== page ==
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Dealing with Teenage Truancy

By: Beth Morrisey MLIS - Updated: 12 Mar 2012 | comments*Discuss
 
Dealing With Teenage Truancy

Every year hundreds of thousands of UK students play truant. The government has recently spent over £1 billion trying to tackle the issue but little has changed. Although it is only less than 5% of students who play truant routinely, obviously this phenomenon is affecting schools across the UK. As a parent, there is much you can towards dealing with teenage truancy.

Get to Know the Issue

Many parents don’t realise it, but truancy affects every single student and teacher in UK schools today. When even one student is truant the entire class suffers as a result. Precious time is wasted disciplining students; whole classes are put behind schedule in order to help others catch up and the disruption of pupil’s constantly disappearing means that everyone loses out.

Though it may seem that truancy can be dealt with by simply getting students back into the classroom this may prove only minimally effective. In actual fact students play truant from school due to a variety of underlying issues and only when these are solved will all students once again feel comfortable in the classroom. Some of the reasons that students engage in truancy include:

  • Bullying at school.
  • An inability to do course work, or to ask for help.
  • An uneasy relationship with teachers or administrators.
  • Peer pressure.
  • Exclusions that leave them with little interest in attending school.
  • Abuse at home that they fear will become obvious at school.

Get to Know Your Teen

Parents often think that they know their teens, but without making it a priority there are many things that parents will be left out of. If you as a parent want to deal with teenage truancy, communicate your views to your child. Work with your teen by:

  • Telling him/her your views on truancy.
  • Outlining the punishments you will enforce if (s) he engages in truancy.
  • Asking your teen his/her thoughts on truancy.
  • Discussing reasons your teen may/has played truant.
  • Brainstorming ways to solve the issues your teen is running from at school.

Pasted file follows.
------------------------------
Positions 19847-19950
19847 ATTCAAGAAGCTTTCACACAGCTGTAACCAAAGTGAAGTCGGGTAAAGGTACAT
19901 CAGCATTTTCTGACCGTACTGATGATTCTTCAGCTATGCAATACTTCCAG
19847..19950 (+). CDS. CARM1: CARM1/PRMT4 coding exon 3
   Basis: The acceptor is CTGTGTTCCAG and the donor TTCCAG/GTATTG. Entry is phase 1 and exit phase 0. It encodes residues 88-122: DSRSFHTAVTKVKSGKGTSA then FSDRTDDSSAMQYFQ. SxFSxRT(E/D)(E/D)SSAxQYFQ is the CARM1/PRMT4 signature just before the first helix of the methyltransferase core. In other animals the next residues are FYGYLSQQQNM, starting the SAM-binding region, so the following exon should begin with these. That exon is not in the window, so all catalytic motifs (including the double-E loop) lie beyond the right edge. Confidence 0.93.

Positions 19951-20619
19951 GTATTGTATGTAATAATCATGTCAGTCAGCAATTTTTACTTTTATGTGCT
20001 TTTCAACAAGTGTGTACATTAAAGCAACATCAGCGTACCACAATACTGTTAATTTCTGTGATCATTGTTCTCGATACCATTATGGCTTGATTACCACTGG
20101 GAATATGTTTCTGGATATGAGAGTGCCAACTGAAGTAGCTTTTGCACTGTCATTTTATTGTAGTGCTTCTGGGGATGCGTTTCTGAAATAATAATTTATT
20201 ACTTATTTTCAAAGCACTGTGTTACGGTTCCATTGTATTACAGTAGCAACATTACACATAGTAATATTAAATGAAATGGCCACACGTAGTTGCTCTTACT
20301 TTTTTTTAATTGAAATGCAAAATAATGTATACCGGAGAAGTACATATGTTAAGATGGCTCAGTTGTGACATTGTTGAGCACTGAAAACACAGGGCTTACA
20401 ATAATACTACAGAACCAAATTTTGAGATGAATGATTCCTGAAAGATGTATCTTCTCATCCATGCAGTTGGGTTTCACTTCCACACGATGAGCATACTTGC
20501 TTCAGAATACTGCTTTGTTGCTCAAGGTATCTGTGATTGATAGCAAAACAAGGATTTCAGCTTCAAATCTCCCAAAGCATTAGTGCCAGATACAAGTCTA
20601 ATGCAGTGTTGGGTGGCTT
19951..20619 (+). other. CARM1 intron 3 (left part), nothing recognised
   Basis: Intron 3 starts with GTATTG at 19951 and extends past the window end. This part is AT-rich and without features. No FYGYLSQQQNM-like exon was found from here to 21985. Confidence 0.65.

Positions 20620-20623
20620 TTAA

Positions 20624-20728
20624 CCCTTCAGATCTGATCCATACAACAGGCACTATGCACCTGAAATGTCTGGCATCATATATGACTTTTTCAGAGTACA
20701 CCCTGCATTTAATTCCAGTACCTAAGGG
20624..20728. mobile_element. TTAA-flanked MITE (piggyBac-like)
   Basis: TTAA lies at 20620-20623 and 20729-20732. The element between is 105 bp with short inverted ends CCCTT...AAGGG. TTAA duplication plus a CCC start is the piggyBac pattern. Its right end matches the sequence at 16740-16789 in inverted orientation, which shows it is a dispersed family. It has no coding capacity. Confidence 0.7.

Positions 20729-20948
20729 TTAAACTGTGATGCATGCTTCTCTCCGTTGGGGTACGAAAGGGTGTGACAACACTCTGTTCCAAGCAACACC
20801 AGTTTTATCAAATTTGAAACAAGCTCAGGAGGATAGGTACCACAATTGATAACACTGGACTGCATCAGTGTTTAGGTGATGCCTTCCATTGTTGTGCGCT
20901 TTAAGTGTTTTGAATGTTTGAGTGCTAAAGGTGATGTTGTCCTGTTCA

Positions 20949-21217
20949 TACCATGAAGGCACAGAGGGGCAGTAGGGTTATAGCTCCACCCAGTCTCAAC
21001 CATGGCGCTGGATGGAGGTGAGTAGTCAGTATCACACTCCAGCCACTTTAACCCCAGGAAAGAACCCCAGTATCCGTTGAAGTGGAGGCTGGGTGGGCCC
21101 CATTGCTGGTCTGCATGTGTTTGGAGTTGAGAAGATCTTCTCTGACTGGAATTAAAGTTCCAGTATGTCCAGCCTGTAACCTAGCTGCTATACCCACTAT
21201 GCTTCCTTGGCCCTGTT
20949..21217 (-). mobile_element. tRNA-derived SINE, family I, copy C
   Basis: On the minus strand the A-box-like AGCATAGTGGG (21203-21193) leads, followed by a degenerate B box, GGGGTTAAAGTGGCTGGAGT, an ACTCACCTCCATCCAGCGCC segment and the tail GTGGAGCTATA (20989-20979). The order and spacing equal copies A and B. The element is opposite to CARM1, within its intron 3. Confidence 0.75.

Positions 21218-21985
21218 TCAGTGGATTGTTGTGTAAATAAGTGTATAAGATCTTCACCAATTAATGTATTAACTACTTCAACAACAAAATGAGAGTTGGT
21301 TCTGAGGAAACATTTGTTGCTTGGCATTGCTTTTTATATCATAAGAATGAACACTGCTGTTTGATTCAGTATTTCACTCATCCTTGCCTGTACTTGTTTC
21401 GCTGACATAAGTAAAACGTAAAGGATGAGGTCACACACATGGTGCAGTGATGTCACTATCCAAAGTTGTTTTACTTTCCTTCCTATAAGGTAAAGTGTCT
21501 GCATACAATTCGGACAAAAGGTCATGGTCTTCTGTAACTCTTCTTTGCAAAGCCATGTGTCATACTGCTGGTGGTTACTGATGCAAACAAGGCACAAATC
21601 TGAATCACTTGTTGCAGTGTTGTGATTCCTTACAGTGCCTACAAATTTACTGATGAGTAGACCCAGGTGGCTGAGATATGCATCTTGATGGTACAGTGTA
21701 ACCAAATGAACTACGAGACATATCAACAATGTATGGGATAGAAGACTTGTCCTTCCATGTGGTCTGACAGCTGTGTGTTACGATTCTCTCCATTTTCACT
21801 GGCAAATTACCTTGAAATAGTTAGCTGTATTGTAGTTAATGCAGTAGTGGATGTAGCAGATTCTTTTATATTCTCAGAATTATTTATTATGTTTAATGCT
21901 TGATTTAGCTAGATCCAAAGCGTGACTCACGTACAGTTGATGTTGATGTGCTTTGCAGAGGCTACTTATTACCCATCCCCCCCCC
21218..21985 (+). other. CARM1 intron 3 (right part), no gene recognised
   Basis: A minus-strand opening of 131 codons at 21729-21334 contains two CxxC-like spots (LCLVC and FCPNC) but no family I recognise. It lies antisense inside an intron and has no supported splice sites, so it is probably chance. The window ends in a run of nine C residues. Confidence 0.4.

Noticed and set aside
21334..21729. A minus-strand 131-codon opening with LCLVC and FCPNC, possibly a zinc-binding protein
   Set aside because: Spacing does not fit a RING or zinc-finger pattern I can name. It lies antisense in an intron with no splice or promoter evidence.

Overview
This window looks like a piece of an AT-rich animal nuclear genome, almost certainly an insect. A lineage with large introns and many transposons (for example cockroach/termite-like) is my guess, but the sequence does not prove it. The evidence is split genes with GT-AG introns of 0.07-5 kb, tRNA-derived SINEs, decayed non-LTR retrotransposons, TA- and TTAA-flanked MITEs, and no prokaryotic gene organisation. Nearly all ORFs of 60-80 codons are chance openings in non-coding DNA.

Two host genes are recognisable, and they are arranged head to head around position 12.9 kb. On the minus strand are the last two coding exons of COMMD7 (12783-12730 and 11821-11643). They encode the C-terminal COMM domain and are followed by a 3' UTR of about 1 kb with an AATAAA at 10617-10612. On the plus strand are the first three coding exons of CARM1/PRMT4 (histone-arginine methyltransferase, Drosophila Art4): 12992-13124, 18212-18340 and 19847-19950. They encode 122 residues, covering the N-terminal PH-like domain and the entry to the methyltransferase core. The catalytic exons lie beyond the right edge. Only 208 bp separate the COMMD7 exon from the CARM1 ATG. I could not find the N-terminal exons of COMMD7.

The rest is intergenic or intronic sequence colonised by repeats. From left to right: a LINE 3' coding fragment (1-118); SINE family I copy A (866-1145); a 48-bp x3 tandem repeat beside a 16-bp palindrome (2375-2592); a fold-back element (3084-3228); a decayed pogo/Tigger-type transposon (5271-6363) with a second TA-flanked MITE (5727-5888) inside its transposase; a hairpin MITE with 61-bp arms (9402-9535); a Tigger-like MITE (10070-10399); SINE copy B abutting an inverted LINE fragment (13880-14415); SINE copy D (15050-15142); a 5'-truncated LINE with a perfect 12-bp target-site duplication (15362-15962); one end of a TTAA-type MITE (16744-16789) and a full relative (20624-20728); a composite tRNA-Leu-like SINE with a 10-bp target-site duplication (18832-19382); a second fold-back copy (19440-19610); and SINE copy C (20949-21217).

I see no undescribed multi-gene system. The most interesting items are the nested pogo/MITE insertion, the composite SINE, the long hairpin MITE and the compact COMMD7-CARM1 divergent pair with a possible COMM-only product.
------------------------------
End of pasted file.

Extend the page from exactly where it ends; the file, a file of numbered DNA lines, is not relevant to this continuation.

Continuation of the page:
• Requesting meetings with teachers, if needed.
  • Dropping your child at school in the morning and watching him/her enter the building.

Get to Know Your Teen’s School

Many parents feel unable to deal with their teen’s truancy without the help of their teen’s school. Get to know the teachers and administrators in your teen’s life, and offer your time and energy to tackle truancy on a school-wide level. Meet with school administrators and request that they:

  • Notify parents every day that their child is absent or excluded.

  • Consider electronic registration systems if truancy is a school-wide problem.

  • Implement truancy and exclusion policies so that discipline can be standardised.

  • Send out copies of all policies relating to truancy and discipline to parents.

  • Implement a “Late Gate” policy whereby late students are stopped, their names taken, and this information communicated to parents.

  • Work with parent groups to consider truancy patrols in surrounding areas.

Dealing with teenage truancy is not fun for parents, teachers or school administrators but it is a necessary part of modern education. Unchecked truancy often results in legal entanglements for the student, but it can also affect parents as well. Avoid these unnecessary and unpleasant situations by getting to know the issue, getting to know your teen and getting to know your teen’s school in order to more effectively fight teen truancy.

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